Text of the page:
This post continues quotes from Dave, with insights and observations from a 19 year old.
This is the Water Works building in downtown Manila where Dave works on one of the upper floors.
The other important thing I want to tell you is far more saddening to me. A group of the boys went down to Shuri — I think it was the last Sunday in July — souvenir hunting. There were about nine of them. Shuri was a scene of hard but swift fighting. Naturally there were a lot of explosives left there by the swift advancing army. Minefields weren’t cleared and duds were still left lying around without being detonated. The supply sergeant, who is a wild sort of guy, saw a Jap dud and raised his foot to kick it. Al Rundel, who was in my class
Page 2 9/15/45
back at Crowder, told him not to kick the dud, and when he saw him doing it anyway, he dropped to the ground. The dud went off throwing shrapnel all over the place. Bernie Arnold was in front of Sgt. Hamm, the guy who kicked the dud, and caught most of the shrapnel right in his stomach. He screamed and fell to the ground. He died about an hour later. There were three of us who were quite good friends — Hensley, Bernie and myself. Hensley was there and saw the whole thing. He gave me the complete story which wasn’t very pretty. I’ll never forgive Sgt. Hamm for the damned-fool thing he did. If we’ve seen one training film about leaving duds and charges alone, we’ve seen fifty. He escaped with the damaged foot. Leg injury to one of the cooks, complete paralysis to the arm of one of the clerks and other cuts and bruises were some of the other damage done. But as usual, it was the best man of all that had to die. Naturally I felt terrible about the accident and loss of Bernie. I want to church that night and that helped, but not enough. I felt pretty bad for a number of days. All I could think of was the picture he had shown me so many times of himself, his wife and his three-year-old daughter sitting in front of their Christmas tree the year before last. To top it all off, about two days later I got a letter from Ellie asking me to thank Bernie for the bracelet he had made from a Jap plane, which I had sent her. Bertie was no longer there to thank. He had missed the end of the war only by a few months. He was 38 and would probably be on his way home now. I’m doing crypt work here or at least I will be when our Co. get set up in Korea in a few days. We will handle the communications between GHQ and the Co. I think the rest of the Co. will be in Korea. We are no longer a monitoring Co. and now have reverted back to a plain service Co. When the rest of the Co. landed on Okinawa, Lieut. Greenberger intended to give me the T/4 that was open on our team. At that time he didn’t know how good Salamone was, and was more deserving of the rating and been in grade longer than I. So Sallie got the rating but Lieut. G. told me that when the chance permitted, he would see if he could promote me. As he is in charge of the group here in Manila, my chances are fairly good I think. All I’ve got to do is stay on the ball. The only trouble is it’s been so long since I’ve worked in a code room, as up in Okie I was working in the compilation section.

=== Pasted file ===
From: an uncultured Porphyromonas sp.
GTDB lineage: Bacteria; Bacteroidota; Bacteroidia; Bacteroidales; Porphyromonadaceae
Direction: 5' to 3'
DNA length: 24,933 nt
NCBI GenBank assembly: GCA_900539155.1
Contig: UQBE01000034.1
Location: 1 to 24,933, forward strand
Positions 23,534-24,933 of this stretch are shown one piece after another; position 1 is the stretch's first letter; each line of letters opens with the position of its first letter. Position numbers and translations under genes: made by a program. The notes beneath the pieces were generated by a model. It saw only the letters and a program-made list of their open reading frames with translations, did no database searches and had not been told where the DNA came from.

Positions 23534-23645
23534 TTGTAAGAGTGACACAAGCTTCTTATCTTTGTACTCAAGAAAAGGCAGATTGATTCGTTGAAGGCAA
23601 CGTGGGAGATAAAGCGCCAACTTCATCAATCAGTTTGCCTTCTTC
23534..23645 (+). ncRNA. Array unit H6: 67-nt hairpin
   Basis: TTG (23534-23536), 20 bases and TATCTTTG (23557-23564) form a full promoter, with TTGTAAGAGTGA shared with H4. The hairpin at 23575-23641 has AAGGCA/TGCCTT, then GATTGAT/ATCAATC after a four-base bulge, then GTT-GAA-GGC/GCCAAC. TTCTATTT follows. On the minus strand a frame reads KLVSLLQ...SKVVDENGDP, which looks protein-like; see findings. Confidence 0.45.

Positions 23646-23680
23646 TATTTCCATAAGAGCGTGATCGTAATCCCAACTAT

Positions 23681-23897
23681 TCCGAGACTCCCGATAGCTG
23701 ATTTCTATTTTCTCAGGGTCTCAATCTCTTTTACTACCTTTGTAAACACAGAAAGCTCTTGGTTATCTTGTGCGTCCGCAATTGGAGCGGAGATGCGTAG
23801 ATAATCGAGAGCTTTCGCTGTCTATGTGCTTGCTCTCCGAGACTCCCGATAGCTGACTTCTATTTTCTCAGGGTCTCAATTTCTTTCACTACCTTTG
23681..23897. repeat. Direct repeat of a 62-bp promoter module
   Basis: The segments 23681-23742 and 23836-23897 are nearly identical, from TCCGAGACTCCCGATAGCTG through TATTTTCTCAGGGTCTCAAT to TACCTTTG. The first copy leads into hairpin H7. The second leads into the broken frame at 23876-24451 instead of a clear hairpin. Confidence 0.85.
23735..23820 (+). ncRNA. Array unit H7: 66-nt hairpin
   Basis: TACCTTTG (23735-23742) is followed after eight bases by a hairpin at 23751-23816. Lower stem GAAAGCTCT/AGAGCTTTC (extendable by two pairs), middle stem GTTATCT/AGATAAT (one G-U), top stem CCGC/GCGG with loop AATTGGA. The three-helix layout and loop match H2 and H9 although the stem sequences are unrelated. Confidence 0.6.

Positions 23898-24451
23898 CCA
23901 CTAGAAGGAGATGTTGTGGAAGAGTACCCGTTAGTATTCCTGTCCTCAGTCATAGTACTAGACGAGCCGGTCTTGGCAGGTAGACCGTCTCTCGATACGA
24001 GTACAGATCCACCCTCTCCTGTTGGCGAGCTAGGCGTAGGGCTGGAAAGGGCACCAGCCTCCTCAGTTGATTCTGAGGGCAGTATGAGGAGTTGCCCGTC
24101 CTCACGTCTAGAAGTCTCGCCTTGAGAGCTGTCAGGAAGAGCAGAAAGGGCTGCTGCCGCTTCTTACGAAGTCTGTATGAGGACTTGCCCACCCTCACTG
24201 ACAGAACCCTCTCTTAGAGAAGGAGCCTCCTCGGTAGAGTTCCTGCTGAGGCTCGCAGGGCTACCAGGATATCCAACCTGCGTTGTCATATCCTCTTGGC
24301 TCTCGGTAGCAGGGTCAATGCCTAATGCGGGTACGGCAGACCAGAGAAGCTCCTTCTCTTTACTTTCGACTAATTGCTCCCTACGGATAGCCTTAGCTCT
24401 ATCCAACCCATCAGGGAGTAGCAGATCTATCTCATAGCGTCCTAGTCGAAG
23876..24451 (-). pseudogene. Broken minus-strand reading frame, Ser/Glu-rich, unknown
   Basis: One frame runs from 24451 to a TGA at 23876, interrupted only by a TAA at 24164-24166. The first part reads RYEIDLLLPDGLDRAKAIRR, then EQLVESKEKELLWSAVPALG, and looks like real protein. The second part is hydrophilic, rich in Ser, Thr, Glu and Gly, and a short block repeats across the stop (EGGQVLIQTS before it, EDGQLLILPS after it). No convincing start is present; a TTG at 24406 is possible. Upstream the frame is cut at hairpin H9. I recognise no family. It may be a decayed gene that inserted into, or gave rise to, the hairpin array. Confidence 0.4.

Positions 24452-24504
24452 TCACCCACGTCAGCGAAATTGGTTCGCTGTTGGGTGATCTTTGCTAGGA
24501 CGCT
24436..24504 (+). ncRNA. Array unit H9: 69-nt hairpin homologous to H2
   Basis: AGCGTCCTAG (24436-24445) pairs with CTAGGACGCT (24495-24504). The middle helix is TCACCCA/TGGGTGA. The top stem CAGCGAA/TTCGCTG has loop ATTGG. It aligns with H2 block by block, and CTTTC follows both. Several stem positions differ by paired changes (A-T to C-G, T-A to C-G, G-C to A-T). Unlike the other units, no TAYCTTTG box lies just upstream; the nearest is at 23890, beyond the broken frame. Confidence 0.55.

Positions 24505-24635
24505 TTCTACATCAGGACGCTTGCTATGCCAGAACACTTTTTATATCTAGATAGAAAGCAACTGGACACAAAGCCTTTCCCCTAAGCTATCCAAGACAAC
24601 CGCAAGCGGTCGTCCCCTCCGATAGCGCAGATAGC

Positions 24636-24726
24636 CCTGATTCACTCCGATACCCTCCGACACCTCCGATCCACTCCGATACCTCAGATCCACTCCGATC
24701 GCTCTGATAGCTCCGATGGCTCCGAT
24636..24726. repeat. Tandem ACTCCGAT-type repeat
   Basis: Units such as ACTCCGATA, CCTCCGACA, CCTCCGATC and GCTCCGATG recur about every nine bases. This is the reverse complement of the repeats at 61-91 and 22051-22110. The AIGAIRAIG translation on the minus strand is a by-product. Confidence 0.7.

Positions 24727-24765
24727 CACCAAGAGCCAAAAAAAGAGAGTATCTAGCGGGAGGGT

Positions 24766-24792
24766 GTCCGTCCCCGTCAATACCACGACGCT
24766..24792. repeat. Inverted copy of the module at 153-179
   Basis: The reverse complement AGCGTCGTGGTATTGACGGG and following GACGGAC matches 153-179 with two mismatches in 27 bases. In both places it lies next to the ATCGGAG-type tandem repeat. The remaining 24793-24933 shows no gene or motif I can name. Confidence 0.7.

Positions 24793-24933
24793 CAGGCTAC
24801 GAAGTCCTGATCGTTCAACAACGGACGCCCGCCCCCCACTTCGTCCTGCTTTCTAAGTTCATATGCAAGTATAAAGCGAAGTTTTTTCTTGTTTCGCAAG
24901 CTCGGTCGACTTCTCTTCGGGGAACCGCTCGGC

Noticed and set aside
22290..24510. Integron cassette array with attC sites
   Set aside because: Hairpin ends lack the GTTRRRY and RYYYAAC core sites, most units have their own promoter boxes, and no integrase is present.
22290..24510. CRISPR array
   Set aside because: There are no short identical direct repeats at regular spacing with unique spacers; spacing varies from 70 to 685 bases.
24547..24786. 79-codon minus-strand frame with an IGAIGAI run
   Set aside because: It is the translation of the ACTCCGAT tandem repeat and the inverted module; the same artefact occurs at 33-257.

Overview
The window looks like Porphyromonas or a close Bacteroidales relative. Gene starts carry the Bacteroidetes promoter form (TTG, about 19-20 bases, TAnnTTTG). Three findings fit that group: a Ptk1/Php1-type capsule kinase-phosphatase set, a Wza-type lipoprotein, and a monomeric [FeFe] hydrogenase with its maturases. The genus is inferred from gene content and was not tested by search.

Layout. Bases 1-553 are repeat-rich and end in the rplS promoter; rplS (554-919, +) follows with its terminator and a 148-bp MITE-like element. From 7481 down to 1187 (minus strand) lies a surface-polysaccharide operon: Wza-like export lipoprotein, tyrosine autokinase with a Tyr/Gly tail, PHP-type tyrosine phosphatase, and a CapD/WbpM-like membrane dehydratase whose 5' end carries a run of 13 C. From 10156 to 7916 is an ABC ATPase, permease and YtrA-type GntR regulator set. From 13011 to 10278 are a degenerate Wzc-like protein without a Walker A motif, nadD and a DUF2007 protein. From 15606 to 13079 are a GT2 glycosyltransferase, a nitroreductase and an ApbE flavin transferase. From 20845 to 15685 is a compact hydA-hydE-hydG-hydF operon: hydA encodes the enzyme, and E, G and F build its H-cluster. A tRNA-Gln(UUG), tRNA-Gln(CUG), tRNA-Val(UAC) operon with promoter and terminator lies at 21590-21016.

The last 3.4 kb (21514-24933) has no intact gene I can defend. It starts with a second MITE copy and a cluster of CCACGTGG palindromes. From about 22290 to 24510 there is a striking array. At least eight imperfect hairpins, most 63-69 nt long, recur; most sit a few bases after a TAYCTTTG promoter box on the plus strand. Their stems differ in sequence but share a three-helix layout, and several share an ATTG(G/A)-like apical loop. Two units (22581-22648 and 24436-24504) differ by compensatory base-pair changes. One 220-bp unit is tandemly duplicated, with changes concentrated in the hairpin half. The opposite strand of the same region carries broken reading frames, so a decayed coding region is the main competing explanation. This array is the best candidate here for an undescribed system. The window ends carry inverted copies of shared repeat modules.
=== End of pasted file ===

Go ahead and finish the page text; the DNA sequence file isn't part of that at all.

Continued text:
Tomorrow, Thursday and Friday, I’ll post the rest of this long letter. The posts will include more news from Dan and also news from Brazil.